Money tops the list
Reform also worries hospital execs: ACHE survey
Through good years and bad, hospital CEOs have kept a sharp eye on their organizations’ bottom lines, and particularly on the effects of government health insurance payments that they say don’t cover the full cost of care.
In an annual survey of 525 hospital CEOs, the American College of Healthcare Executives reported that once again about three-quarters of all top executives ranked financial challenges as their top concern in 2009, well above any other concern. The survey, which was provided to Modern Healthcare ahead of its Jan. 11 official release, found that 76% of CEOs reported that financial challenges were among their top three concerns in 2009.
Over the past five years, the percentage of executives who say financial matters are the biggest concern has remained fairly stable, between 67% and 77%, regardless of whether the CEOs were reaping the benefits of record-breaking performance on Wall Street or slashing jobs during the worst downturn since the Great Depression.
The ACHE added a new category for the 2009 survey of concerns: “healthcare reform implications.” And the percentage of respondents who cited it— 53%—made it the second-most-cited worry among hospital executives.
“The looming healthcare reform implications are very hard to decipher, but I think everyone knows we’re going to have to do more with less, and find cost efficiencies,” said Kevin Unger, president and CEO of 226-bed Poudre Valley Hospital, Fort Collins, Colo. “The reform discussion makes everyone a little antsy, and they wonder what the future holds,” Unger said. (The president and CEO of Poudre Valley Health System, Rulon Stacey, was nominated to be chairman-elect of the ACHE.)
ACHE President and CEO Thomas Dolan said reform presents the greatest healthcare leadership challenge he has seen in his 40-year career, and the 53% figure seemed low, in his opinion. “Healthcare executives tend to look at the challenges we have today,” Dolan said. “Quite frankly, there’s nothing you can do about the specifics of reform.”
Rounding out the top three concerns in 2009 was a perennial high-scorer, “care for the uninsured,” with 37% of CEOs saying it was one of the top three issues for their hospitals. That was a decrease from the 41% who reported the same in 2008.
Behind those three broad categories, however, CEOs reported a deep concern over low government reimbursements. In a list of more-detailed results within each main category, CEOs overwhelmingly cited government programs as their top area of concern within each of the three main categories.
For example, under financial challenges, CEOs completing the survey were asked to pick from among 10 specific issues of concern. And as in years past, “Medicaid reimbursement” was the top selection, with 87% saying it was their top financial worry.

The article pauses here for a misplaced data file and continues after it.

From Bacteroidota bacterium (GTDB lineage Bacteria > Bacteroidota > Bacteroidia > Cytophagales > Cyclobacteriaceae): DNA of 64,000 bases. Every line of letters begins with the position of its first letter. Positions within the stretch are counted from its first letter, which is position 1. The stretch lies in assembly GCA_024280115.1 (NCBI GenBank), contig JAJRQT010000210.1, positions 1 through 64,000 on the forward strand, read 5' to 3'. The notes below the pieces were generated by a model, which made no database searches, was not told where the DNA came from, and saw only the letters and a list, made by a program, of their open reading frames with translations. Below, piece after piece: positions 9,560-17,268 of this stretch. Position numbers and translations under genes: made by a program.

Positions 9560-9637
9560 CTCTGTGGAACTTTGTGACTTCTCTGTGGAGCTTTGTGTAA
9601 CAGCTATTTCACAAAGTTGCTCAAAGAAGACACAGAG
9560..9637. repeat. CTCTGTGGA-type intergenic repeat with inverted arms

Under health reform implications, 91% said “reduction in Medicare reimbursement” was their top specific concern. And under the category of care for the uninsured, “Medicaid” was cited by 91% of respondents as the top issue.
Even in good years, hospital officials say government reimbursement is insufficient. The American Hospital Association reported in November that in 2008, hospitals received an average of 89 cents of reimbursement for every $1 spent caring for Medicaid patients. For Medicare patients, the figure was 91 cents on the dollar (Dec. 7, 2009, p. 8). That left hospitals responsible for providing about $32 billion in unreimbursed patient care in government programs in 2008, the AHA said.
Those shortfalls were magnified in 2009 by economic conditions. Unemployment levels drove up Medicaid enrollment by 2.6% nationally in 2008, the most recent year for which official CMS data are available. In 2009, according to a survey by the Kaiser Family Foundation, the individual states estimate that Medicaid enrollment grew by 5.4% in fiscal 2009, and is on track to grow by 6.6% in fiscal 2010.
“Most of the state Medicaid budgets are stressed, and that’s going to hold true for the next year or two,” said William Leaver, president and CEO of 10-hospital Iowa Health System in Des Moines. Meanwhile, the federal Medicare budget appears likely to come under intense cost pressure through the various reform proposals, which is a major concern for hospital administrators because Medicare can be the source of 40% to 50% of revenue for most providers.
One sliver of good news was found at the bottom of the ACHE CEO concerns list: the sharp decrease in the number of hospital executives reporting staffing problems. Between 2005 and 2008, “personnel shortages” were the fourth-highest ranked concern facing hospitals, with at least 30% of executives ranking the issue in their top three problems each year. Yet in 2009, as the healthcare job market tightened during the recession, only 13% of CEOs reported the same concern—lower even than the 15% of executives who said “patient satisfaction” was one of their top concerns.
Dolan said the decline in CEOs concerned about a workforce shortage could be a cause for alarm, because the easing of the shortage was a direct result of the recession (May 18, 2009, p. 8), and it stands to become worse than it was before the downturn, depending on how quickly secondary household wageearners like nurses return to part-time work or quit altogether.
“It’s going to be a very challenging decade in healthcare,” Dolan said.